Government denies attempt to introduce “national ID card by stealth"

A new plan will make it mandatory for anyone applying for a passport to first obtain a Public Services Card

Government denies attempt to introduce “national ID card by stealth"

Minister for Public Expenditure and Reform, Paschal Donohoe, TD, at the Public Services Card Centre, D'Olier House in Dublin, 10-10-2016. Image: Leah Farrell/RollingNews

The Government has denied claims it is attempting to make it compulsory for citizens to have a Public Services Card – despite the fact that it will soon be required to apply for a passport.

Privacy campaigners have claimed the plan to make the card compulsory for anyone applying for a drivers licence or passport amounts to the introduction of “national ID card by stealth.”

The passport application requirement is set to be introduced in the autumn, while applicants for driver’s licences will need to have one by next year.

Public Expenditure Minister Paschal Donohoe has insisted it “is not and will not be” mandatory to have a PSC card – but Daragh O’Brien, managing director of Castlebridge Data Protection and Data Governance is not convinced:

“If you require it in order to get a driver’s licence in order to get to work, or to get a passport in order to go on holidays with your family, then it is mandatory – even if the state is saying otherwise,” he said.

He told Newstalk Breakfast that while he can see benefits to a national ID card system, it cannot be introduced “by stealth, without appropriate debate and transparency.”

The PSC card was rolled out in on a pilot basis in 2011.

It was initially issued to social welfare recipients – with the Department of Social Protection threatening anyone who refused to obtain the card with a suspension of payment.

The card has now been issued to over 2.5 million Irish citizens.

Tool of petty harassment

The head of civil liberties group Digital Rights Ireland, TJ McIntyre, told The Pat Kenny Show that he has concerns over the manner in which the card is now being rolled out to the rest of the population.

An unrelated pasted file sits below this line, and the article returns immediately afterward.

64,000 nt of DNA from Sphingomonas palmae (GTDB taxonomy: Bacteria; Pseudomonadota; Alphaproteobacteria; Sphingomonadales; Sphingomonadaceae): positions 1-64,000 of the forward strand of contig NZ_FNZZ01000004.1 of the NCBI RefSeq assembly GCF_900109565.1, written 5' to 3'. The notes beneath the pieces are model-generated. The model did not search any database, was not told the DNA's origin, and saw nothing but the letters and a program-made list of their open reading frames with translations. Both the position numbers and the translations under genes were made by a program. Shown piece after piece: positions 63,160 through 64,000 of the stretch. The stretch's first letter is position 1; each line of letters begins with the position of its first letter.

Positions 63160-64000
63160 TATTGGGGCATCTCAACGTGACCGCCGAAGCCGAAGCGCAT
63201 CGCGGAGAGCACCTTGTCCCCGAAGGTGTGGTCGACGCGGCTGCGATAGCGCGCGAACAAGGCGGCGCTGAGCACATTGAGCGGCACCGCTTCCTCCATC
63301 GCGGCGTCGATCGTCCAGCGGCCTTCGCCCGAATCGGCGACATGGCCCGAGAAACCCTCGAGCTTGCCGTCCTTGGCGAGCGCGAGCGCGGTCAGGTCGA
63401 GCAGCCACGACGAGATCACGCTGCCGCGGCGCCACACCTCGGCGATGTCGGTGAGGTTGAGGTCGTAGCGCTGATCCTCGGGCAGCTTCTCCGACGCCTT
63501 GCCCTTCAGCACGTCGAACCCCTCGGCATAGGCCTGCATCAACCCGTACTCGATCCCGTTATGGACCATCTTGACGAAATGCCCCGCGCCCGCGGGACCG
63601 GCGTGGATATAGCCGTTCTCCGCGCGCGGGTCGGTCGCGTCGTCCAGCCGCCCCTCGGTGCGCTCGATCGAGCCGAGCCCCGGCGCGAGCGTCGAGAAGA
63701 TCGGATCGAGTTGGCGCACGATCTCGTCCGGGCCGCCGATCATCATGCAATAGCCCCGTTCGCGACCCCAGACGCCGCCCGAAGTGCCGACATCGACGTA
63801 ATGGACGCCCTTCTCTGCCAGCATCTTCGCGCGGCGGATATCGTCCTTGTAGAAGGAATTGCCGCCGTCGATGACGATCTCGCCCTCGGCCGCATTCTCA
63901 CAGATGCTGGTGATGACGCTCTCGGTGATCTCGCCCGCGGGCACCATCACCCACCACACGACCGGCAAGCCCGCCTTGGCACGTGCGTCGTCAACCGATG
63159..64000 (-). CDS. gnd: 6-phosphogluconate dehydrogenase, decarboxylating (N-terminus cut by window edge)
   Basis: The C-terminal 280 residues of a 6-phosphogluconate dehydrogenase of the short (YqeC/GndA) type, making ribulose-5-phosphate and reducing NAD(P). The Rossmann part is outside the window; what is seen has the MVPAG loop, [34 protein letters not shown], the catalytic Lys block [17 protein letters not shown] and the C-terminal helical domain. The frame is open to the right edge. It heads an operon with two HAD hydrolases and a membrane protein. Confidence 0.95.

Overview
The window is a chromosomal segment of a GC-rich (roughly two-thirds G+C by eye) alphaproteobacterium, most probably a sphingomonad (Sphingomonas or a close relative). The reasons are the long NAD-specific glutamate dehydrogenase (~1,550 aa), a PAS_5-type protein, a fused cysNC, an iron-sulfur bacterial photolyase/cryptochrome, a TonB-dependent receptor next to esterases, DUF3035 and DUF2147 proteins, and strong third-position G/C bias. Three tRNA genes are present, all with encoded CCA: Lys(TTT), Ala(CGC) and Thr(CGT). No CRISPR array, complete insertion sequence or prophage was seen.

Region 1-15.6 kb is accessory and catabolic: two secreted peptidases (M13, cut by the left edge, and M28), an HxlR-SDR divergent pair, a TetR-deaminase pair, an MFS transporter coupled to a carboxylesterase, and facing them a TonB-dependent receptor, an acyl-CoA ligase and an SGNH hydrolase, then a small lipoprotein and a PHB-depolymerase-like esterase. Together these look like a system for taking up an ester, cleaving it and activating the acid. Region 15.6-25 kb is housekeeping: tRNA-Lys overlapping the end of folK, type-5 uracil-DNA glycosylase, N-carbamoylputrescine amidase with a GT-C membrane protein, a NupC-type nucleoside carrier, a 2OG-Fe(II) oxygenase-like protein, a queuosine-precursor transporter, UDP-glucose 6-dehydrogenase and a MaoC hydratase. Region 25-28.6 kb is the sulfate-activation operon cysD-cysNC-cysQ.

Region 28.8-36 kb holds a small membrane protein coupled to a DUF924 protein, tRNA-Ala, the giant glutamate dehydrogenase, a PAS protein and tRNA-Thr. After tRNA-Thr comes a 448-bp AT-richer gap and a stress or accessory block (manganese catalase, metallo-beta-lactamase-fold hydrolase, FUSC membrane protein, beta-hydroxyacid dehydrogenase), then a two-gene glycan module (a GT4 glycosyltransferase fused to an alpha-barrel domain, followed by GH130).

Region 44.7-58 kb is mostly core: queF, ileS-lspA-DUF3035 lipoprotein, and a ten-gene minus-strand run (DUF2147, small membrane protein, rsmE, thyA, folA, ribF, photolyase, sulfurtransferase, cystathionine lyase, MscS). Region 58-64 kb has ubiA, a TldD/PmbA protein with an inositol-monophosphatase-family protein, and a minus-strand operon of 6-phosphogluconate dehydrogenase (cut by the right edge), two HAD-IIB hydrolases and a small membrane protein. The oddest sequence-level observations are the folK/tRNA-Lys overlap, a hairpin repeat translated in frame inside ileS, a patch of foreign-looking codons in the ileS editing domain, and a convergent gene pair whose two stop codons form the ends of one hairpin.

“People have been apparently, in some cases, randomly required to register even though they are not within the formal schemes that require people to register,” he said.

“In other cases, perversely they have been sending out cards to people who haven’t applied for them and don’t want them.”

While many European countries require their citizens to carry a mandatory national ID card, Mr McIntyre warned that they have the "potential to be used a tool of petty harassment."

“In France as a middle-aged white man, you might find it slightly easier to move around and not be asked for your ID that much,” he said.

“As a young black or Arab man in the Parisien Banlieu you might find yourself asked for ID in a slightly more harassing manner more often by police.”

You can listen back to Mr McIntyre's conversation with Pat Kenny here:

 

Mr O’Brien warned Newstalk Breakfast that the card will require a “quite large” amount of data sharing between government departments – adding that under a 2015 ruling from European Court of Justice, no personal data can be shared between public bodies unless the citizen in question is informed first.

"I'm not sure what the Government's difficulty is in enshrining this in law,” he said. “But what they are trying to do is introduce an umbrella data sharing bill to give state agencies a carte blanche to share data on a broad basis.”

"That's an attempt to get around the Data Protection Act requirements under EU law.

"If the sharing is important and has a valid purpose - and is valuable for the state and the citizen - then surely it should be put on the strongest foundation possible by making sure it is being done in the most transparent and appropriate way."

National security

In a statement this morning, Minister Donohoe claimed that the ID cards are in the best interest of Ireland’s national security.

"Government has an obligation to deploy the most robust means of online and physical identity verification possible to ensure that it is doing all it can to reduce fraud, impersonation and the risk of identity theft in the delivery and accessing of public services," he said.

The minister is hopeful he will be able to get his new Data Sharing and Governance Bill passed this year – before the EU General Data Protection Regulation (GDPR) comes into force in May 2018.

A draft version of the bill is due for debate in the Oireachtas Committee on Finance tomorrow.

Mr O’Brien said that “done right, it could be a very good thing” but warned there is “an incredible lack of controls and transparency” in the legislation as it stands.

You can listen back to Mr O'Brien's full appearance on Newstalk Breakfast here: